Legacy smile

CTALK - Cito Beltran - The Philippine Star

As many of us approach the final quarter of life, the term “Legacy” often comes into our conversations. “Legacy” is an attractive topic because having a legacy means you did something good for others or for society or that your intentional choices and contributions became life-changing for others.

The problem people have when talking about “Legacy” is that they get stuck in the details, such as when to work on a legacy, the size or price/value of the legacy and if people will really appreciate it. As a result, most people smile and leave the table and leave the discussion hanging as if it was just something to pass the time away with.

For others, leaving a legacy is also a luxury. Many Filipinos don’t have the time or the money to reflect on goodwill activities and programs because they don’t have the money and they don’t have the time. At least that’s what they think or imagine.

The fact is we Filipinos are generous, charitable and compassionate. Even foreigners are amazed by such positive character that it has become an actual selling point for Philippine tourism. Where we get bogged down is in our idea of how much and how big is needed in order to leave a legitimate or valid legacy. Most people think you need to have millions and millions of pesos or dollars in order to leave a respectable legacy.

I blame this on the American and Filipino-Chinese philanthropists and their PR people who paraded and heralded the buildings, halls, schools, universities, scholarship programs costing millions of pesos “donated” as part of a legacy. There was even a point when Filipino-Chinese businessmen turned philanthropy into a competition. Ironically, the name of malls have more name recall than the halls or buildings in universities.

Sadly, the same thing happened in the academe, sciences, politics, etc. Programs eventually had peso signs and decimals attached to them, or became a source of income or bragging rights. Legacies of excellence became marketing tools instead of blessings for people. Eventually, people and companies disqualified themselves from the contest that never had any rules, just a lot of misimpressions.

Allow me to share a story about the legacy of smile. There is this young man named Jon in the province of Batangas who had spent many years working as a farmhand. He was earning above minimum, had his own room, free food, medical coverage, etc. His employer actually encouraged him to enroll in the Distance Learning program of the DepEd and just before graduation, he told his employer that he was planning to go back home to Panay and find work on Boracay Island.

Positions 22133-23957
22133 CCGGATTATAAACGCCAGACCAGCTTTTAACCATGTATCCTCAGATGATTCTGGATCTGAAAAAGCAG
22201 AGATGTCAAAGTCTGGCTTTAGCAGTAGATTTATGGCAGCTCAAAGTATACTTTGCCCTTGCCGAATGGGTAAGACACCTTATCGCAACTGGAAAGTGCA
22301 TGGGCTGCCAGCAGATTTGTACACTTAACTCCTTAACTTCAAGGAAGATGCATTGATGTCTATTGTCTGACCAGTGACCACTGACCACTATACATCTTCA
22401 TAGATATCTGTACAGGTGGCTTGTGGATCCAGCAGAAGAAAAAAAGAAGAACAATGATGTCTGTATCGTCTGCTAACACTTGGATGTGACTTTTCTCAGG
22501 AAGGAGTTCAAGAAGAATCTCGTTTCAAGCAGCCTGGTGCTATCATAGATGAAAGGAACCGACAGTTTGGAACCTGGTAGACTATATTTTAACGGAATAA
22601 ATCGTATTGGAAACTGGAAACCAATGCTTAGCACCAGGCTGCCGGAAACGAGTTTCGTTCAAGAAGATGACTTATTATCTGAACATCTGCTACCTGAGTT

His employer felt sad but glad that Jon aspired to find greener pastures closer to home and agreed that he should give it a shot. Before letting him go, the employer offered to send him to a dentist to have his teeth looked at and perhaps fixed, to make him more presentable to tourists and guests. Jon went for the check-up and the dentist said that eight teeth had to be pulled out over a period of three weeks, 10 teeth filled with dentures to be fit by the 3rd month. The entire cost would be P50,000.

This meant that Jon would have to delay his departure by three weeks, will not be allowed to do heavy work during the teeth extraction period and return to the dentist sometime August. While P50,000 was a chunk of cash, Jon’s employers believed that it would increase his self-confidence and increase his employability. It would certainly be a costly “going away present” but in their mind, they could only imagine the smile Jon would make every time he saw the new him in the mirror wherever he was.

The question was, if the young man would be willing to postpone his plans since he was so set on going to Boracay, not to mention that he may be too embarrassed to let his employers foot the bill. The story has a happy ending, of course.

Jon was so shocked and thrilled that his employers were going to spend so much money even when he already told them he was leaving. He went to the dentist for the first half of extractions, has agreed to stay for the remainder of the procedures and was so overwhelmed that he decided not to leave his employers.

Whether it’s P50,000 for dental work and dentures, P500,000 spread over four years divided into quarterly payments to finance the nursing education of an indigent student or setting up “food gardens” or distributing a pair of comb and scissors, what makes it a legacy is not the money but the changed lives.

During the pandemic, many young people and students benefitted from Legacy makers who gave free data or load on small phones. Others gave out electronic tablets, phones and others set-up Free WiFi stations. It was never about the technology but about investing in the future of strangers who could not pay it back.

Legacy thinking and planning need not be complicated or expensive. Like we say in Victory Christian Fellowship church, “You can either be a giver, a goer or a sender.” Many teachers and doctors are leaving legacies in changed lives and the same can be said for missionaries, pastors and church workers. Whatever your faith or religion may be, if the church or organization you belong to benefits or blesses you or transformed you, then you are now their legacy.

Strangers introduced me to the Lord Jesus Christ. That in turn has transformed me to help strangers just like me. Start there.

*      *      *

E-mail: [email protected]


  • Latest
  • Trending
Are you sure you want to log out?

Philstar.com is one of the most vibrant, opinionated, discerning communities of readers on cyberspace. With your meaningful insights, help shape the stories that can shape the country. Sign up now!

or sign in with